At University Prep, Victor was able to get involved with the Student Envoy Project, a pilot program that works to change the school's image from a negative one to a positive one and help more students succeed. Through this program, UPrep receives several Pittsburgh Promise students and meets with community leaders and families throughout Pittsburgh to talk about the school. The program's goals are to see fewer kids in suspension and juvenile detention, to help incoming students, and to create a positive image and environment surrounding the school. The 60-plus students, in addition to doing fun activities like going to Pirates games, also present to leaders, teachers, and parents in the community. Victor recently spoke to the school board about one of the 5 Secrets (advice they give to incoming students), discussing how failures and frustrations can help you learn and improve for the future. He has also talked with incoming student teachers to give them advice for how to thrive and succeed at UPrep and let them know what to expect from the students and the school. Because of his work with the Envoy Project, Victor recently received a certificate from WAMO 100 Project Positive, recognizing his leadership in the school and community.

Memories and Moving Forward
One of Victor’s favorite memories from his time in the United States was on his first day, flying into New York City. He said, “The biggest highlight ever was seeing a small piece of the Statue of Liberty through the plane window!” Although Victor misses his family and the stars and ocean back in Namibia, he says that his favorite thing about Pittsburgh is “the people. They are very kind and welcoming.” He has had a chance to travel to a few other places in Pennsylvania, going with his friends to basketball games and the regional finals for their school. While civil engineering is his practical career pursuit, he has big dreams for his post-high school years. Inspired by one of his favorite TV shows Glee, Victor plans to pursue acting in the future, and he has already started applying with various acting and talent agencies. Victor says that acting and singing are some of his favorite things to do, and he hopes he can succeed in pursuing his dreams of becoming an actor.

August 19 -- Salt Power Yoga Charity Event for NAMS | 6-7pm | North Park Lounge, Cranberry (beach volleyball court) | Sign up for this event online at Salt Power Yoga's website. Search for events happening on Aug. 19 and click the "Sign Up" button for the Charity Class @ NPL Cranberry. Create a login to register for this event.

More events coming soon! Stay updated through our email list to find out about our latest fundraisers and community events!

For more information about events, please contact us at 412-781-1175 ext. 2248 or at or stay updated through the NAMS Facebook page.


Volunteer -- Volunteers play an integral role in helping us welcome and serve refugees. As a volunteer, you will have the chance to engage with refugees and help them integrate into our community as they start their new lives. Opportunities include:
  • Mentoring refugee families on basic life skills
  • Helping to navigate the public transit system 
  • Connecting refugees to community and social service providers
Anyone interested in these opportunities can call 412-781-1175 ext. 2248 or email to find out more.

Donate -- We work hard to make refugees feel welcome in their homes. Your donations of gently-used goods, including kitchenware, personal hygiene products, and furniture are greatly appreciated. We also welcome monetary donations. For a more detailed list of currently-accepted donations and information on how to donate materially and financially, please contact us at 412-781-1175 ext. 2248 or at

TASTE OF HOME: Recipe from our Refugee Communities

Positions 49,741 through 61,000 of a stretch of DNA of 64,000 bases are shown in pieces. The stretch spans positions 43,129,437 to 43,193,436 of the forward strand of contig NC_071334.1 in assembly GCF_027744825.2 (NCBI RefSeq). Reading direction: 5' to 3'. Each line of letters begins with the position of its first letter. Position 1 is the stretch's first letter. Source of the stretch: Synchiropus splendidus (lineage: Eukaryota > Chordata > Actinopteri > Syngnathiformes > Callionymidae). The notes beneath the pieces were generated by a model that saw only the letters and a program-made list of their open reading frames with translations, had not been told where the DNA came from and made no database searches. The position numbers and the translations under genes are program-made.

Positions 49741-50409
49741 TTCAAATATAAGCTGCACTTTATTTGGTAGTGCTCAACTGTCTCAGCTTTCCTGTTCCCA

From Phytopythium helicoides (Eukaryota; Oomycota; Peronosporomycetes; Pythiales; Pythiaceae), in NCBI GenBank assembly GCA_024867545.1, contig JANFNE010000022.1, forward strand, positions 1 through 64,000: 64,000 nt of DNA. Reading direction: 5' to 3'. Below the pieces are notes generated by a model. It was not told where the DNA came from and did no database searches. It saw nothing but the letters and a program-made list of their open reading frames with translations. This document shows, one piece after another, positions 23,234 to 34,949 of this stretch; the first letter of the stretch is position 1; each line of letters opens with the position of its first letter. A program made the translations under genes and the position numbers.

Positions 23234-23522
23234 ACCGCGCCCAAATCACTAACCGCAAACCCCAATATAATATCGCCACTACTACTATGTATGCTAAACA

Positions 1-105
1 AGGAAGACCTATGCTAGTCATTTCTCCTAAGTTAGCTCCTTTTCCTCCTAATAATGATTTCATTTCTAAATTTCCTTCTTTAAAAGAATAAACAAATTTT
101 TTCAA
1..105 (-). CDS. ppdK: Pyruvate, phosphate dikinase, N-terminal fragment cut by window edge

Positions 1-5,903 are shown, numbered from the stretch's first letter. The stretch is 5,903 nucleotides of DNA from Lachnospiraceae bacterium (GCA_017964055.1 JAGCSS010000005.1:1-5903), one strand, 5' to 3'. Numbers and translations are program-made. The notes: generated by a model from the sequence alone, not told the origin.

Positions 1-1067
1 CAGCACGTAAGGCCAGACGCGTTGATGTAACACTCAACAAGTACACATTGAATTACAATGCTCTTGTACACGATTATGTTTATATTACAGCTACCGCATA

Bhutan: SAMOSA
For Samosa
2 c. flour
1/2 tsp. salt
2 c. oil (more, if needed)
6 tbsp. water

For potato stuffing
5 med. potatoes
4 tbsp. oil
1 med. onion, peeled and finely chopped
1 c. green peas
1 tbsp. ginger, grated
1 green chili, finely chopped
3 tbsp. cilantro (or coriander), chopped
1 1/2 tsp. salt
1 tsp. ground coriander (or coriander powder)
1 tsp. ground cumin seeds
1 tbsp. thyme seeds
Oil for deep frying

  • Mix flour, thyme seeds, and salt in a bowl. 
  • Add 4 tbsp. oil and rub until the mixture resembles coarse breadcrumbs. 
  • Slowly add about 6 tbsp. of water and knead the dough for about 10 minutes or until smooth. 
  • Rub dough with oil. Samosa dough should clamp together when joined and should be firm.
  • Cover it and set aside for at least 30 minutes.
Potato stuffing
  • Boil, cool, and peel the potatoes.
  • Mash the potatoes.
  • In a pan, heat 4 tbsp. of oil over medium heat.
  • Lower the heat and carefully add the onion.
  • Stir fry over medium heat until golden brown.
  • Add peas, ginger, green chili, and fresh cilantro (coriander).
  • Add mashed potatoes, salt, and all other spices.
  • Mix and cook on low heat for 3 to 4 minutes, continuing to stir.
Making Samosa
  • Knead the dough again. Divide it into about 10 balls.
  • Roll the balls into a flat, round shape, about 5 inches in diameter.
  • Cut each in half, and make the half into a cone shape, sticking the seam together with a little water.
  • Fill the cone with about 2 1/2 tbsp. of the potato mixture.
  • Stick the top of the cone together with a little water. (The seam should be about 1/4 of an inch wide.)
Cooking Samosa
  • In a frying pan, heat 2 c. of oil over a medium-low flame. (you can use a wok, karahi, etc. for this as well.)
  • When the oil is hot, carefully place as many samosas in the pan that will fit. 
  • Fry slowly, turning the samosas until they are golden brown and crisp.
  • Drain excess oil and serve hot with sauce, such as mint chutney or tomato sauce.

PHOTO STORIES: Our Work in Pictures
During a meeting with our Somali clients, they drew pictures to represent problems they have faced in Pittsburgh.
Every second Friday of the month, some of our clients gather for a knitting group.
CARR staff Shashi helps the women at the knitting group with their projects.
Use the links below to connect with us on social media, check out our website, and share this newsletter.
Copyright © 2016 Northern Area Multi-Service Center, All rights reserved.

Community Assistance and Refugee Resettlement

209 13th Street
Pittsburgh, PA 15215
412-781-1175 ext. 2248
CARR website

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CARR · 209 13th Street · Pittsburgh, Pa 15215 · USA